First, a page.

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The Benefits of Combining Creative Arts and Narrative Therapy approaches: a preliminary introduction to a PhD research study


Edition: 2006 Vol. 5 No. 1

Keywords
research, heuristic process, hermeneutic phenomenology, sacred, improvisation, experienced-based education

Lisa describes aspects of the process and the journey she experienced to explore blended creative approaches to therapy: “discovering unique outcomes, and how this related to talents, strengths and attitudes that could be celebrated and embodied through the artistic process.” The research project focussed on collaborating with people experiencing mental illness her project “intentions are to make art together, to give a platform to make otherwise isolated pieces of art and creativity visible, make creative experiences where the negative experiences can be counteracted or counterbalanced, bring forth alternative experiences to the isolating forces in their lives, make group experiences more accessible, and provide a ‘practice space’ for these alternative ways of seeing themselves so that they may strengthen and develop into real options of perceiving themselves in life.” This community health based project included supporting participants to publicly share their stories in the form of a film documentary. (pp 18-19)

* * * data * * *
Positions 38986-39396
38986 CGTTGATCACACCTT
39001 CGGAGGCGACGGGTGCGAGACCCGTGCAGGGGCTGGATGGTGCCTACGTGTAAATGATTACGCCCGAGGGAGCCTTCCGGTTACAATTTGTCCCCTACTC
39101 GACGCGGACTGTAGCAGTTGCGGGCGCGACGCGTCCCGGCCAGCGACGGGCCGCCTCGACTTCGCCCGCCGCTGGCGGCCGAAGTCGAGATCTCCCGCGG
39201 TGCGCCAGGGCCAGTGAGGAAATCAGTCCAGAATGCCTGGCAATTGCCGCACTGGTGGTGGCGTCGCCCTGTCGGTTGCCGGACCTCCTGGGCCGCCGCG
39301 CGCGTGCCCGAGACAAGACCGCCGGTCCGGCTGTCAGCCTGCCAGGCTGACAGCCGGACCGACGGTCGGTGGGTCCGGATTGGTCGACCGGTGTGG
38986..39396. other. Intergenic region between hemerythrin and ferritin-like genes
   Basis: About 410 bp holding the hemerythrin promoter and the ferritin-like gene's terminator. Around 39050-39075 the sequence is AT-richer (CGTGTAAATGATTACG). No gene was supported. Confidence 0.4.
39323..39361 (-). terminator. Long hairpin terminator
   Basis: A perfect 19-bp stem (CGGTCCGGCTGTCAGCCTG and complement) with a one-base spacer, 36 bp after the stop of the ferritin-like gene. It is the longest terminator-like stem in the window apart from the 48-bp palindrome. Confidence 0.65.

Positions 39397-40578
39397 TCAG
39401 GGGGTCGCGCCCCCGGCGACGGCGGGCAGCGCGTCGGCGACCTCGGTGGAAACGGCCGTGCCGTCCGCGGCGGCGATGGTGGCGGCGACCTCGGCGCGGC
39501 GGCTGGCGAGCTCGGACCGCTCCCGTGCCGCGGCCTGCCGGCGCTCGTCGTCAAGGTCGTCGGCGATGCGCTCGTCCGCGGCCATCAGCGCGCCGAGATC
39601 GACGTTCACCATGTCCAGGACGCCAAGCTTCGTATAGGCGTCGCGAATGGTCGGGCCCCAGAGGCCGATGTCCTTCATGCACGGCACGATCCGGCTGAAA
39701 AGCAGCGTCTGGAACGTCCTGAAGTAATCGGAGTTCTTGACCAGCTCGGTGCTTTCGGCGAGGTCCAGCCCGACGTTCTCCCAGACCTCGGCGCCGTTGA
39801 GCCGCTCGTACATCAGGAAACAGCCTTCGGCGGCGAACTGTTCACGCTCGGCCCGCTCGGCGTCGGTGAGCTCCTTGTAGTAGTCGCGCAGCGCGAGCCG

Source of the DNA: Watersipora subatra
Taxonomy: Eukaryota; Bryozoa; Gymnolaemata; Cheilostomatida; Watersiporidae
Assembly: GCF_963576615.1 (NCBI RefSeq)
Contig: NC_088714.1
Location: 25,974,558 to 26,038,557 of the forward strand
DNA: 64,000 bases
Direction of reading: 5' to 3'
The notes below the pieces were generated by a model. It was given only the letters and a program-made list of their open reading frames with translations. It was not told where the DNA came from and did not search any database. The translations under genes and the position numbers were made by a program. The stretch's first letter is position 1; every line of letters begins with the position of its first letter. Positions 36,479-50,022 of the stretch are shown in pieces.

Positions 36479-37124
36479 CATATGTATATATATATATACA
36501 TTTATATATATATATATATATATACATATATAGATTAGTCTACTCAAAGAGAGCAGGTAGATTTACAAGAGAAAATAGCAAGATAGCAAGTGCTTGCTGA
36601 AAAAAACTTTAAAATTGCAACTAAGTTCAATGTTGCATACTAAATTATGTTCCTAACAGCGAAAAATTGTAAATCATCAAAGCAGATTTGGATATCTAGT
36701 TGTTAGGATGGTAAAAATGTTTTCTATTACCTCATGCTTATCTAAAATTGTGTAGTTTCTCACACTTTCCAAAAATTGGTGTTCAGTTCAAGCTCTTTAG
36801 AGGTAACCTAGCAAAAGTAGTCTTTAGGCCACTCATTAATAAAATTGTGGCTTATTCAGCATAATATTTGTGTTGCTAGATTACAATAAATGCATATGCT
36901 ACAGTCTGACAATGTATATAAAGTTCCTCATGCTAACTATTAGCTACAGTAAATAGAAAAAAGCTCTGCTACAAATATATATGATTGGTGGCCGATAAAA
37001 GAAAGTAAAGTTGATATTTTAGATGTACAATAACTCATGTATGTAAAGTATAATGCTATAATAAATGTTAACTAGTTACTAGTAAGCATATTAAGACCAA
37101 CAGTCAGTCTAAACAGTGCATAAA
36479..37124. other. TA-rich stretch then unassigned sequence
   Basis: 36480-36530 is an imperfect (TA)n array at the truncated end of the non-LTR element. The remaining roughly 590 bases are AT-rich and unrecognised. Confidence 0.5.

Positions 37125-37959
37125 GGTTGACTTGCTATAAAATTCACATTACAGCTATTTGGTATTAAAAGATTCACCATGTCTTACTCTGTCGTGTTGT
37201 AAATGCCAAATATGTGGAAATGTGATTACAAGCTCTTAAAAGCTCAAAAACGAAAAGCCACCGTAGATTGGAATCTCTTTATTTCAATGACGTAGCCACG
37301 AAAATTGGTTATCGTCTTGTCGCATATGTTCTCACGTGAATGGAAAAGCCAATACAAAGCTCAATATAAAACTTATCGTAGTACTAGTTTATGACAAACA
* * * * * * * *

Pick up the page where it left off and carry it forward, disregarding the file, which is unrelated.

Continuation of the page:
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Using Music and Movement in Reflection of Clinical Experience


Edition: 2003 Vol. 2 No. 3

Keywords
Music improvisation, Authentic movement, Initiatic art, Heuristic, Artistic expression

This is an excerpt from the content:

…“This paper presents a project of discovering the use of music improvisation, ‘authentic movement’ and ‘initiatic art’ drawing to reflect on clinical experience. Within the ‘heuristic’ process of emersion, expression, incubation, illumination and documentation, the use of artistic expression with a written journal allows experience that is not easily articulated, to be acknowledged and gradually understood. The use of self-axis references in the reviewing stage of the process accentuates the therapist’s narrative being revealed through the project.” (pp 7-12)

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Dancing in the Desert


Edition: 2002 Vol. 1 No. 4

Keywords
Detention centre, Immigration, Social work

This article is a reflection of offering creative arts therapy approaches to the Woomera Detention Centre’s residents, with a focus on dance.  Observations reveal the detainees utilised dance as a form of cultural expression and to try to keep their lives joyful amidst coping with intense emotional states and prolonged uncertainty.